Many cats are afraid of fireworks, but there are a number of strategies you can try to ease their anxiety. We asked veterinary behaviourist Dr Julie Ashton for her top tips on looking after your cat on Bonfire Night.
Fireworks season can be a frightening time for our pets. Although we tend to give our dogs a lot of attention at this time, cats and fireworks can also be an unhappy combination.
Many cats are frightened of loud noises, and that includes fireworks. Cats perceive the sudden bangs, whooshes and flashes of light as a threat that might cause them harm, so in many cases their natural response is to run away and hide somewhere safe. Fortunately, there are ways to help reduce a cat’s stress and anxiety at this time of year. You can try these three strategies to help a cat that is scared of fireworks – ideally from at least a month in advance of Bonfire Night or other noisy festivities:
Gradually reduce your cat’s fear of fireworks
One of the best ways to keep your cat calm during fireworks is to get them used to the sound – from a young age, if possible. Dr Julie Ashton, veterinary behaviourist at Life on Four Legs, suggests trying the Dogs Trust Sounds Scary programme – which can be just as effective for cats as it is for dogs – to slowly introduce the sound of fireworks to your cat.
Start playing the sounds on a low volume and make sure your cat isn’t showing any signs of fear. While you play the sounds, do something positive with your cat, like feeding or playing with them. Over time, gradually increase the volume at which you’re playing the fireworks noise.
‘The aim is to get to play the noises reasonably loud, without there being any kind of fear response. That is the most important part of the training – you don’t want to play this noise and the cat to be worried,’ says Julie.
If your cat is showing signs of fear during the Sounds Scary programme, go back to playing the fireworks noises more quietly again for a longer time until they’re more comfortable with these sounds.
Create a safe space for your cat during fireworks
A cat scared by fireworks will usually want to retreat somewhere safe and quiet. You can create a comforting space for your pet to hide in with something as simple as a blanket-lined cardboard box, a cupboard or a cosy room.
‘If the cat doesn’t choose to go into the safe space, don’t put them in there. So, for example, if you’ve created a nice hidey-hole for the cat and the cat is instead choosing to go under the bed or somewhere else, don’t make the cat go into the place you’ve created for them. They might have chosen their own space, and that’s absolutely fine to do,’ says Julie.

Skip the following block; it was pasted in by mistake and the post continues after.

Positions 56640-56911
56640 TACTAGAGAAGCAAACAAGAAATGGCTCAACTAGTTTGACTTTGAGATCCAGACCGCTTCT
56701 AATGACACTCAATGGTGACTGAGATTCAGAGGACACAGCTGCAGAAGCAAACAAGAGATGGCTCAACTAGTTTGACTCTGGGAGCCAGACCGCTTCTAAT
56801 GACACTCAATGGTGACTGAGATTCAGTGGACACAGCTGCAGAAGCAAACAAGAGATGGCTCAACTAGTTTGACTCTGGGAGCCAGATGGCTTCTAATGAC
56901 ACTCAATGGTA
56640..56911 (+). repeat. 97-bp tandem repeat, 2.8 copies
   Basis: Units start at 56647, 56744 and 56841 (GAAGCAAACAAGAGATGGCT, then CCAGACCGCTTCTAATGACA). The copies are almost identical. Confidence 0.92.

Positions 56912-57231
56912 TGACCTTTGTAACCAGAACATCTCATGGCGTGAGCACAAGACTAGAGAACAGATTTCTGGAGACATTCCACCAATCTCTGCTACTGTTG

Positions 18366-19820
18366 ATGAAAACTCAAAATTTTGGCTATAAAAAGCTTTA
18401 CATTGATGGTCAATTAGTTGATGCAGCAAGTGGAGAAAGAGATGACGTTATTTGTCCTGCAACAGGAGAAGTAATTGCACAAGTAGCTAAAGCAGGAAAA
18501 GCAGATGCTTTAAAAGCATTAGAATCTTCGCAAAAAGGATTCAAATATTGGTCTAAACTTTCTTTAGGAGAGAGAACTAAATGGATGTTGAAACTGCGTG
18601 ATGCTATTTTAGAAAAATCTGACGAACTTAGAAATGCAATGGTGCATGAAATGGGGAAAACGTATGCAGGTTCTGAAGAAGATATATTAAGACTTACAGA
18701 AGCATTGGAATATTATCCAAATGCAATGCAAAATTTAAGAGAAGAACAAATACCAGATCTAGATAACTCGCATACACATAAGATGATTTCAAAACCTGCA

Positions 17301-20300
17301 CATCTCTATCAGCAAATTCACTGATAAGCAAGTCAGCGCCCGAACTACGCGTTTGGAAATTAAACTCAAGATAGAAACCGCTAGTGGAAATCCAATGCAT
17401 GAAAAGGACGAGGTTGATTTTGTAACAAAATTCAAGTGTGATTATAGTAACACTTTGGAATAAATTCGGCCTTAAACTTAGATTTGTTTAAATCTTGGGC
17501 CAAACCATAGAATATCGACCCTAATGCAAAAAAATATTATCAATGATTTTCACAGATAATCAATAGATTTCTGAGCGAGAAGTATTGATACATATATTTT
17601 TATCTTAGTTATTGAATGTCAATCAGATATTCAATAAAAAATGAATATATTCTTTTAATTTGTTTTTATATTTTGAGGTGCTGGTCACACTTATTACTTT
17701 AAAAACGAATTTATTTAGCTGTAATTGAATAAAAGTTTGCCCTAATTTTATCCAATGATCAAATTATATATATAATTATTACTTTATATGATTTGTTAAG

Make your house feel more relaxing for your cat on Bonfire Night by closing the curtains or blinds to block out the flashes of light from the fireworks. If your cat is generally comfortable with television or radio sound, try playing one of these at a normal volume to drown out some of the outside noise.
It’s also important to make sure your cat can’t get outside when they are frightened; they might be disoriented by panic and easily become lost. As an extra precaution, always make sure your cat is microchipped, and the microchip details are fully up to date.
Try a pheromone diffuser
To help soothe your cat on Bonfire Night, you could consider using a feline pheromone diffuser. Pheromones are naturally occurring chemical ‘messages’ that all cats release to communicate with themselves or with other cats. These messages influence a cat’s behaviour. Pheromone diffusers work by dispersing a synthetic version of a cat’s naturally occurring ‘calming’ pheromone in the air.
A pheromone diffuser can be an effective way to help keep your cat calm during fireworks, but Julie warns that it’s important to get the placement and timing of the diffuser right.
‘Make sure you put it somewhere that’s got good air flow around it,’ she says. ‘If you put it behind a bookshelf or something similar, the air won’t be able to diffuse properly. You also want to leave it on all the time, not just pop it on and off, to get the best benefits from it.’
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